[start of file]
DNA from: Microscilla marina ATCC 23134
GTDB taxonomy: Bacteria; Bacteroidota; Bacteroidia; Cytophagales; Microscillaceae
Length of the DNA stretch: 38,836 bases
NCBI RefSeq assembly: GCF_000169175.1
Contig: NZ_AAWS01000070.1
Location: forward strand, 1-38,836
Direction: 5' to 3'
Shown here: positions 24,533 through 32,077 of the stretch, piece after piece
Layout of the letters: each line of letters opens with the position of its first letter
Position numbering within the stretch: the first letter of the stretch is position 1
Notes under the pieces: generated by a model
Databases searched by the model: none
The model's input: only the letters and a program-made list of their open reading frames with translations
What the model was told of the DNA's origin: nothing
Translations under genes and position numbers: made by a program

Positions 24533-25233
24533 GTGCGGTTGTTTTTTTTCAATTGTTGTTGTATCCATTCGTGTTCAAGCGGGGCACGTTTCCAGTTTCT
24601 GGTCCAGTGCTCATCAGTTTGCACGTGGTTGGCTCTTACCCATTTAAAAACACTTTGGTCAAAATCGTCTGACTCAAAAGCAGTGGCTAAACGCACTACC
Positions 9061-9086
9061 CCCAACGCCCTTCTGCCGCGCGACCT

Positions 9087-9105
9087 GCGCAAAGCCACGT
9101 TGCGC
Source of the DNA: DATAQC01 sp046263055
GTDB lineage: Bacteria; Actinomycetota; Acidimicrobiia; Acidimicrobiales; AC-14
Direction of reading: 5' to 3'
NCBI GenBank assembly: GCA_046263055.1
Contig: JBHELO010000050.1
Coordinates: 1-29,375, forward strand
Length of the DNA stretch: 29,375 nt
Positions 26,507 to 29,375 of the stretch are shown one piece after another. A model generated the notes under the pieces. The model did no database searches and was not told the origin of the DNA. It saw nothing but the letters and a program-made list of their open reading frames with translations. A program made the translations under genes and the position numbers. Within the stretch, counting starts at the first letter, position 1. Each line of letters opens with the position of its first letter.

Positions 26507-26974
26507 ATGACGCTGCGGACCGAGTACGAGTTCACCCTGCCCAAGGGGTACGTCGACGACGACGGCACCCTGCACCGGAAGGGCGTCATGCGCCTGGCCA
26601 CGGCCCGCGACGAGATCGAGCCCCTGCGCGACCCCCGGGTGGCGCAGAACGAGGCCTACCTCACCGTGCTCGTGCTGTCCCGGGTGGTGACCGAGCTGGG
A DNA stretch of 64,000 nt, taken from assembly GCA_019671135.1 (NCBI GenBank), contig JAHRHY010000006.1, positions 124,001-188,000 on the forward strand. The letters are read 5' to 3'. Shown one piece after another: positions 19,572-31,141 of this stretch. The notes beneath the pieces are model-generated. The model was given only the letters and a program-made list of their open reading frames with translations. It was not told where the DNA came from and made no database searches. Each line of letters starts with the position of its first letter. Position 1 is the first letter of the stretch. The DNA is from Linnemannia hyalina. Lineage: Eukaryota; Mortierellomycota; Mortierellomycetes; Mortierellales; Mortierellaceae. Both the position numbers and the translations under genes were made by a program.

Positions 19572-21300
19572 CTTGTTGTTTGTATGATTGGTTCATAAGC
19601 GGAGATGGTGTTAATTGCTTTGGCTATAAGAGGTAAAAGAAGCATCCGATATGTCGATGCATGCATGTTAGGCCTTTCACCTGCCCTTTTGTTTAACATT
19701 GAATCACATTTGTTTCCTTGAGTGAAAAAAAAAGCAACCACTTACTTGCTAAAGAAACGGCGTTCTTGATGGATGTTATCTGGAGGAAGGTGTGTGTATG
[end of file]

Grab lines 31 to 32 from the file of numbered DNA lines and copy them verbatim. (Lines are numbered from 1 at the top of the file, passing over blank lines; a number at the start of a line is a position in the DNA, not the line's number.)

Positions 26,507 to 29,375 of the stretch are shown one piece after another. A model generated the notes under the pieces. The model did no database searches and was not told the origin of the DNA. It saw nothing but the letters and a program-made list of their open reading frames with translations. A program made the translations under genes and the position numbers. Within the stretch, counting starts at the first letter, position 1. Each line of letters opens with the position of its first letter.

Positions 26507-26974